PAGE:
Oracle Certified Professional (OCP) Java Programmer, 1.4 - Operators ☕

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Relational Operators (Objective 7.6)

  • Relational operators always result in a boolean value
  • There are six relational operators: >, >=, <, <=, ==, and !=. The last two (== and !=) are sometimes referred to as equality operators.

  • There are actually 11 or so compound assignment operators, but only the four most commonly used are: +=, -=, *=, and /= e.g.
x -= y; //same as x = x – y;
  • The operator precedence for compound operators is slightly different than you might expect, the right side is always evaluated first.
x *= 2 + 5; //evaluated as x = x * (2 + 5)
  • Think of it as putting the right-side in parenthesis, then remove the equals sign to get the equation!

  • When comparing characters, Java compares the numerical Unicode values.

  • Four types of things can be tested using the equality operators: numbers, characters, booleans, and reference variables.

  • When comparing reference variables, == returns true only if both reference variables refer to the same object.
  • == gives a compiler error if the operands are cast-incompatible (BUT all numeric primitives including char can be compared with ==).

instanceof Operator (Objective 7.6)

  • instanceof can be used on reference variables only. It checks whether the object is of a particular type.
  • The instanceof operator can only be used only to test objects (or null) against class types of which they are in the same class hierarchy.
interface Vessel{}
interface Toy{} //not implemented
class Boat implements Vessel { }
class Speedboat extends Boat{ }
class Dingy extends Speedboat{}

public class Test{
	  public static void main(String[] args) {
			Boat b = new Boat();
			if(b instanceof Boat)
				System.out.println("b is a Boat"); //true
			if(b instanceof Vessel)
				System.out.println("b is a Vessel"); //true
			if(b instanceof Toy)
				System.out.println("b is a Toy"); //false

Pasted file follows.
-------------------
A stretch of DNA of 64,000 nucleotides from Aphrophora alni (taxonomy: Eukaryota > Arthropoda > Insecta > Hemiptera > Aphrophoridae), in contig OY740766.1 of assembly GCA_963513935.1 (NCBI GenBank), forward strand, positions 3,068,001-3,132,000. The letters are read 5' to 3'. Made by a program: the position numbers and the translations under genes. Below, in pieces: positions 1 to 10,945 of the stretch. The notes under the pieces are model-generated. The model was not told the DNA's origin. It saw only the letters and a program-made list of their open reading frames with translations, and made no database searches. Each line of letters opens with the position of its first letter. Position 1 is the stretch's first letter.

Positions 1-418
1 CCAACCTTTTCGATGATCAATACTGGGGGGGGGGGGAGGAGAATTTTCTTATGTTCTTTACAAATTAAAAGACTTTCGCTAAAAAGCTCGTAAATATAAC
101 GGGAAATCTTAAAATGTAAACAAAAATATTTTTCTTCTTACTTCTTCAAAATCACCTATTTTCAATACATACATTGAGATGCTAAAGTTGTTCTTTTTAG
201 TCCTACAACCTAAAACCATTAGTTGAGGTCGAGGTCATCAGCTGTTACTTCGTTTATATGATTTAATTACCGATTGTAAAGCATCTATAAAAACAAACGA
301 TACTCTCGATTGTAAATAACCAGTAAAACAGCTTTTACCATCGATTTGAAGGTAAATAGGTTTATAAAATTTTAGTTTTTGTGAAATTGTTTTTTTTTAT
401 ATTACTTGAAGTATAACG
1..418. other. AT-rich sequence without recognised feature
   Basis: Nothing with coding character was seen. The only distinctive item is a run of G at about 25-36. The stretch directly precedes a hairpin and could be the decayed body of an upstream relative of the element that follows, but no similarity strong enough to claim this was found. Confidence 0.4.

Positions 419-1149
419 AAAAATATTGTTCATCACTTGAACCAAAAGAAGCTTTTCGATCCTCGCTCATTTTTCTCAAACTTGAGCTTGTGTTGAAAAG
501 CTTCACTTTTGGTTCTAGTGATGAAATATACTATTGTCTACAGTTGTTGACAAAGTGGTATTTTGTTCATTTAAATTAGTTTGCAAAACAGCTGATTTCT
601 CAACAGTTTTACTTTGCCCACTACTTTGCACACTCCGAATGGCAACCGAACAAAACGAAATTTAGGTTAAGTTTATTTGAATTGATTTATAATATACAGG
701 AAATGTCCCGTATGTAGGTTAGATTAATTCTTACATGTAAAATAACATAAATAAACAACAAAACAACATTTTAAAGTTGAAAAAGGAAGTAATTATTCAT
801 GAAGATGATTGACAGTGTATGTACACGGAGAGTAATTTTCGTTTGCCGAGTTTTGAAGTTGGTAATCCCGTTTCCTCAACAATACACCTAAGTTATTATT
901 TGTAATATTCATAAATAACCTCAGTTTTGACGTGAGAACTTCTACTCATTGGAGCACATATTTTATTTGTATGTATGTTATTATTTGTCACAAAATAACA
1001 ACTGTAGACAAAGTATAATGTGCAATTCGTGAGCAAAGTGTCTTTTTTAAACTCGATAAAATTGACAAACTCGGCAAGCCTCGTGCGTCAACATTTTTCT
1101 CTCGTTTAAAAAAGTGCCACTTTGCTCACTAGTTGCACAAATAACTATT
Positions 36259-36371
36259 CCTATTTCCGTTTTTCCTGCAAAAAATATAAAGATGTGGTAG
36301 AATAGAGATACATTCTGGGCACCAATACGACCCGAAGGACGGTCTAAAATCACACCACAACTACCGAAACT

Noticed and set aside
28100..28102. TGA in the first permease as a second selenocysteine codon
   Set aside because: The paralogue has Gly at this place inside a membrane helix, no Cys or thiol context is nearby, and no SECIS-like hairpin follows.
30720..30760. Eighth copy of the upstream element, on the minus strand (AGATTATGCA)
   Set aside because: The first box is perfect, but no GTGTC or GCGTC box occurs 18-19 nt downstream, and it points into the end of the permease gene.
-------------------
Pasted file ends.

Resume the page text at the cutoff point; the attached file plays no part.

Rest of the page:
if(b instanceof Dingy)
				System.out.println("b is a Dingy"); //false

			Dingy d = new Dingy();
			if( d instanceof Boat)
				System.out.println("d is a Boat");//false
			if( null instanceof Boat)
				System.out.println("null is a Boat"); //false
			if(d instanceof MyClass) //compiler error
	   }	   
}
  • If you test an object reference against a class using instanceof that is NOT in it’s class hierarchy, it will result in a compiler error.
  • If you compare an object reference to an unrelated interface, or an interface reference to a class, there will be NO compiler error.

  • For interfaces, an object passes the instanceof test if any of its superclasses implement the interface on the right side of the instanceof operator.

Arithmetic Operators (Objective 7.6)

  • There are four primary math operators: add +, subtract -, multiply *, and divide /.
  • The modulus operator(%) returns the remainder from a division operation.

  • The *, /, and % operators have higher precedence than + and -.

  • Expressions are evaluated from left to right
  • Evaluation of an expression is changed if you add parentheses, or use operators in the expression that have higher precedence than others. e.g.
int a = 4 + 5 * 6; //a = 34
int a = (4 + 5) * 6 ; //a = 54

String Concatenation Operator (Objective 7.6)

  • If either operand is a String, + concatenates the operands.
  • If both operands are numeric, + adds the operands.
int x = 42;
int y = 44;
System.out.println(x + y + text); //prints: 86text

Increment/Decrement Operators (Objective 7.6)

  • Prefix operators (++ and --) run before the value is used in the expression.
static int players = 0;
System.out.println("value of players: " + ++players);

//Prints: value of players: 1
  • Postfix operators (++ and --) run after the value is used in the expression.
static int players = 0;
System.out.println("value of players: " + players++);

//Prints: value of players: 0

Ternary (Conditional Operator) (Objective 7.6)

  • Condition ? Expression if true: Expression if false;
int numOfPets = 3;
String status = (numOfPets < 4) ? "Pet limit not exceeded": "too many pets";
System.out.println(status); //Prints: Pet limit not exceeded

Bitwise Operators

You should merely be aware that the following are bitwise operators: &, |, ^,~, <<, >>, >>> .

Logical Operators (Objective 7.6)

  • The exam covers six “logical” operators: &, |, ^, !, &&, and ||.

  • Logical operators work with two expressions (except for !) that must resolve to boolean values.

  • The && and & operators return true only if both operands are true.
  • The || and | operators return true if either or both operands are true.

  • The && and || operators are known as short-circuit operators, they do not waste their time evaluating both expressions if it knows the result of the complete expression from the evaluation of the first expression:
    • If the left operand is false, the && operator does NOT evaluate the right operand.
    • If the left operand is true, the || does NOT evaluate the right operand.
int z = 5;
if(++z > 5 || ++z > 6){
	z++;
}  
// z = 7 now
  • ^ (called the “logical XOR” operator) returns true if exactly one operand is true.

  • ! (called the “inversion” operator) returns the opposite value of the boolean operand it precedes.

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